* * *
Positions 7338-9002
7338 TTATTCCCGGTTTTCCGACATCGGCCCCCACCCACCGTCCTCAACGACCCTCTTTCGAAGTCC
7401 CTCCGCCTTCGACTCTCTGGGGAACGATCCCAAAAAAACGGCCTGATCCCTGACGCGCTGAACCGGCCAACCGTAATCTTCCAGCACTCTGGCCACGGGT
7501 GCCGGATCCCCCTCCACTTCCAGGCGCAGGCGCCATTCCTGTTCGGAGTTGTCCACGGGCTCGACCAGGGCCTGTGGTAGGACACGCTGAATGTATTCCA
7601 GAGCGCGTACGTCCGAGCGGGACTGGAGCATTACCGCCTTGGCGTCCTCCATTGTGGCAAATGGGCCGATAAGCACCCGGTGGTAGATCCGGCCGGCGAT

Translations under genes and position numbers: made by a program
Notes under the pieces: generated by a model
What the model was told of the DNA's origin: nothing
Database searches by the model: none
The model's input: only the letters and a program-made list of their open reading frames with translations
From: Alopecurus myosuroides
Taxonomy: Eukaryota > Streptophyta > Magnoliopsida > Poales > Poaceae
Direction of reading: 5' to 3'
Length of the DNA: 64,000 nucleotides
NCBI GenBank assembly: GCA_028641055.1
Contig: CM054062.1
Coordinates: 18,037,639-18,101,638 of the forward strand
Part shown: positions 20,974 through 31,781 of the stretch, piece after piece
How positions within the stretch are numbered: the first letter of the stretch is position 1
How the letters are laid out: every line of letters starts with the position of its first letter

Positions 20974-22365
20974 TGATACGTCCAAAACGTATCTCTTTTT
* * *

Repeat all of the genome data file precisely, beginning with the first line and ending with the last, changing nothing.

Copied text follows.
Positions 7338-9002
7338 TTATTCCCGGTTTTCCGACATCGGCCCCCACCCACCGTCCTCAACGACCCTCTTTCGAAGTCC
7401 CTCCGCCTTCGACTCTCTGGGGAACGATCCCAAAAAAACGGCCTGATCCCTGACGCGCTGAACCGGCCAACCGTAATCTTCCAGCACTCTGGCCACGGGT
7501 GCCGGATCCCCCTCCACTTCCAGGCGCAGGCGCCATTCCTGTTCGGAGTTGTCCACGGGCTCGACCAGGGCCTGTGGTAGGACACGCTGAATGTATTCCA
7601 GAGCGCGTACGTCCGAGCGGGACTGGAGCATTACCGCCTTGGCGTCCTCCATTGTGGCAAATGGGCCGATAAGCACCCGGTGGTAGATCCGGCCGGCGAT

Translations under genes and position numbers: made by a program
Notes under the pieces: generated by a model
What the model was told of the DNA's origin: nothing
Database searches by the model: none
The model's input: only the letters and a program-made list of their open reading frames with translations
From: Alopecurus myosuroides
Taxonomy: Eukaryota > Streptophyta > Magnoliopsida > Poales > Poaceae
Direction of reading: 5' to 3'
Length of the DNA: 64,000 nucleotides
NCBI GenBank assembly: GCA_028641055.1
Contig: CM054062.1
Coordinates: 18,037,639-18,101,638 of the forward strand
Part shown: positions 20,974 through 31,781 of the stretch, piece after piece
How positions within the stretch are numbered: the first letter of the stretch is position 1
How the letters are laid out: every line of letters starts with the position of its first letter

Positions 20974-22365
20974 TGATACGTCCAAAACGTATCTCTTTTT